University of Indianapolis junior education major Kendall Nichols released his first book “Modern Constellations,” a collection of poems and short stories published by Atmosphere Press on March 10, 2021. Nichols said writing the book took some time and he was adding pieces of work and editing right up until he sent in the final draft to the publication.
“It took me a good two weeks to one month to flesh everything out,” Nichols said. “When I got accepted, I’m like, ‘Oh I don’t like this as much, let me add this piece.’ Literally two days before I sent them my final publication, I added one poem, which is now my favorite poem in there. I just felt like it had to go in there and now I’m really happy that I did.”
Nichols said he had some issues with the publication and their suggestions with the book, such as removing or adding certain works. The editors did, however, help with the final title of the book that made it to release, he said.
“I view it as, back in ancient times, the Babylonians, Spartans, Alexandrians, whatever, look up and constellations mean something, right? We look up nowadays, constellations are still there, but we can’t see them all the way because of everything like air pollution, smog and just legit pollution,” Nichols said. “They’re still there, but from now, we see things in different ways. So literally, times are changing. That’s what the book is supposed to represent. . . . Originally, [the title] was ‘Looking At the Stars With Closer Fascination.’ But my publishers were like, ‘we like your theme and we think you should modify it,’ so we came up with ‘Modern Constellations.”
When Nichols was in the beginning stages of the writing process, he worked with senior Cornell University student Trisha Dube, a friend who helped him with editing and reading things over. He said he first met her as a freshman when he was at Cornell.
“Initially, when Kendall [Nichols] came to me and was telling me that he was going to write a book, he had a pretty large collection of poems that he was working with and working on,” Dube said. “I’ve always been interested in poetry, so we would share our poetry with each other. Then I was super excited when he asked me to go through them and see which ones I liked.”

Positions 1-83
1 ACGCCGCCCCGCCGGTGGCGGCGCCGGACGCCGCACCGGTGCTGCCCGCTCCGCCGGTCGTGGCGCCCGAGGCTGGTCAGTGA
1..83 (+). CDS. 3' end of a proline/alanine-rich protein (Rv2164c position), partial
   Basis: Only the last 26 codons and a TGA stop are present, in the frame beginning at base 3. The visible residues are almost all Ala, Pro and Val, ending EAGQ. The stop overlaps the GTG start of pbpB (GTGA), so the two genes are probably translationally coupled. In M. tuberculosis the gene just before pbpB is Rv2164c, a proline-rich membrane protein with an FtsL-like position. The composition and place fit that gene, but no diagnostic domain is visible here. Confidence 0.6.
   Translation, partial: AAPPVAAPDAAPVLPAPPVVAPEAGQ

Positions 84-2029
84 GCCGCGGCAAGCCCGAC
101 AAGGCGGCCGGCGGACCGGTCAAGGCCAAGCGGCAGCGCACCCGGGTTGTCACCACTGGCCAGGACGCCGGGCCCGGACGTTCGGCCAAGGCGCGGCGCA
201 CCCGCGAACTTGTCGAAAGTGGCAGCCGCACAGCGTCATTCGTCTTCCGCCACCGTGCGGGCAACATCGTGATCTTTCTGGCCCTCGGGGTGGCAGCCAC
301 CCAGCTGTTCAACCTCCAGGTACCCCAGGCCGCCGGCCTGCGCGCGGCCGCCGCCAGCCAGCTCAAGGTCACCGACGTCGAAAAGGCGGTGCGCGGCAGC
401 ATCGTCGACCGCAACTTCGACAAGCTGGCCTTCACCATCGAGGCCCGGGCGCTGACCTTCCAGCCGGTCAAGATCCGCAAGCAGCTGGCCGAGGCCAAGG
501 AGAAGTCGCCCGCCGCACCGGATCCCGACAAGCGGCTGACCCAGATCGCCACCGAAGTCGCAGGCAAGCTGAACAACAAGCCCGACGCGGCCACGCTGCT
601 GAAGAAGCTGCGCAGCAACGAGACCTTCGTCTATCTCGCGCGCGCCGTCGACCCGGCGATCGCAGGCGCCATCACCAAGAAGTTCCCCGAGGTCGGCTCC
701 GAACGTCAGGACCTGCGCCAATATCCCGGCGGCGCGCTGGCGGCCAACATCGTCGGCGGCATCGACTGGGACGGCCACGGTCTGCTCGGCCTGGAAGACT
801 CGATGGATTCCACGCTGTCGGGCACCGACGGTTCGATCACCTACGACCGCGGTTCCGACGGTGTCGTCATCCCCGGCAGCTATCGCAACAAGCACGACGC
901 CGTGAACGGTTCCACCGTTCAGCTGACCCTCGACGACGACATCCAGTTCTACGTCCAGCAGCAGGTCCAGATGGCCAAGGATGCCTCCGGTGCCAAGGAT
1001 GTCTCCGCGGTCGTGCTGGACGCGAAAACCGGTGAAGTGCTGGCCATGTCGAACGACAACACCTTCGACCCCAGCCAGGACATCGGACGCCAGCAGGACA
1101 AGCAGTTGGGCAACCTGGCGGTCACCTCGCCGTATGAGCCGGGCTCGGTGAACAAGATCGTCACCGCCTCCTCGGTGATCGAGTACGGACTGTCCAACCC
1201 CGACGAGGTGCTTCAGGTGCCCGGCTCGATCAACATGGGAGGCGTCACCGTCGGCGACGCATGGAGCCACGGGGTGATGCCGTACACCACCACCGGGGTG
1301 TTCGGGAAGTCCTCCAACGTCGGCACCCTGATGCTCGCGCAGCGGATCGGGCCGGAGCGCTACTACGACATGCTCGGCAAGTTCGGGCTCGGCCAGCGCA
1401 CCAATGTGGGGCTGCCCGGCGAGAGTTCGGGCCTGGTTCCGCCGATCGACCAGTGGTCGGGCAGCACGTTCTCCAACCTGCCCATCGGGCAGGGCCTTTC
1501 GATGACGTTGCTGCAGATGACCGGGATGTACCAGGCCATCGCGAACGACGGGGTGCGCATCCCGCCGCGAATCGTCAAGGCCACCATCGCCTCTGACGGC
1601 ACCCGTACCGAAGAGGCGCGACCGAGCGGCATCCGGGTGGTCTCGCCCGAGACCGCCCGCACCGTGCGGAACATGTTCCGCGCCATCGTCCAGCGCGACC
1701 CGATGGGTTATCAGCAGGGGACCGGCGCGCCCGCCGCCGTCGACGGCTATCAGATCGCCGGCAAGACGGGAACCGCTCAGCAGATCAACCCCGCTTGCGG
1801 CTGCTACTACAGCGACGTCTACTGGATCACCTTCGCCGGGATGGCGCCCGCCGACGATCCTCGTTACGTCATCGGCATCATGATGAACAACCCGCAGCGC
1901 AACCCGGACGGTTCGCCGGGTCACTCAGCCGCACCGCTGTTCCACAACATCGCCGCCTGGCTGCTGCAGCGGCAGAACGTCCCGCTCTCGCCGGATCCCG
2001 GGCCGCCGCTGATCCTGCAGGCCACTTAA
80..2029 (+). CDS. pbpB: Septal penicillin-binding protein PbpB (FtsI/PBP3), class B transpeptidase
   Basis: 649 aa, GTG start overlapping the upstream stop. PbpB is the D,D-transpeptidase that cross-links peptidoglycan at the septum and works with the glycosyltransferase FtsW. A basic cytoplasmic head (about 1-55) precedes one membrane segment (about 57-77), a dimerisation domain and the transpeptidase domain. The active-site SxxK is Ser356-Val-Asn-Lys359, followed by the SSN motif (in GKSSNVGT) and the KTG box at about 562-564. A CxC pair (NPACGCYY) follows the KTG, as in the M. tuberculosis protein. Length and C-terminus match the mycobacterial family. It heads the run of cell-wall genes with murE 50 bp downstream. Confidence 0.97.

Dube said she is grateful for her friendship with Nichols. Because of him, her outlook and perspective on poetry changed from the traditional poetry she studied in class, she said.
“He [Nichols] provided me with a very interesting perspective to poetry. I don’t know if I’ve ever expressed that to him,” Dube said. “But it’s interesting because, to me, what I know about poetry has been through school…. There was this one poem that Kendall [Nichols] had me read that he wrote, and I was like ‘this is nothing like I’ve ever read before.’ It kind of challenged my perception of what poetry is.”
Nichols said more recently, the Chicago Public School district is using “Modern Constellations” as teaching material and has students study the poems and short stories in it. He said he was contacted by a teacher who needed a lot of copies, so Nichols gave them a discount.
“I never thought they’d be teaching this for a creative process, let alone from someone as erratic as me,” Nichols said. “I talked to a couple of teachers and I was like, ‘hey, if you ever need anything, I’m here.’”
Nichols said his goal is to be able to have as much creative freedom in his work as possible. The main issue is it can be hard to find a publisher that will let authors have freedom and generate revenue from the book at the same time, he said.
“I want to find somewhere that allows me to be as creative as I possibly can in poetry,” Nichols said. “ …In the worst case scenario, I’m just going to go self-published, but I really don’t want to do that because that’s way too much more work than I ever want to put in.”
“Modern Constellations” is currently being sold on Nichols’ website, www.kendallwrites.com. Nichols said he has two other books currently in the works.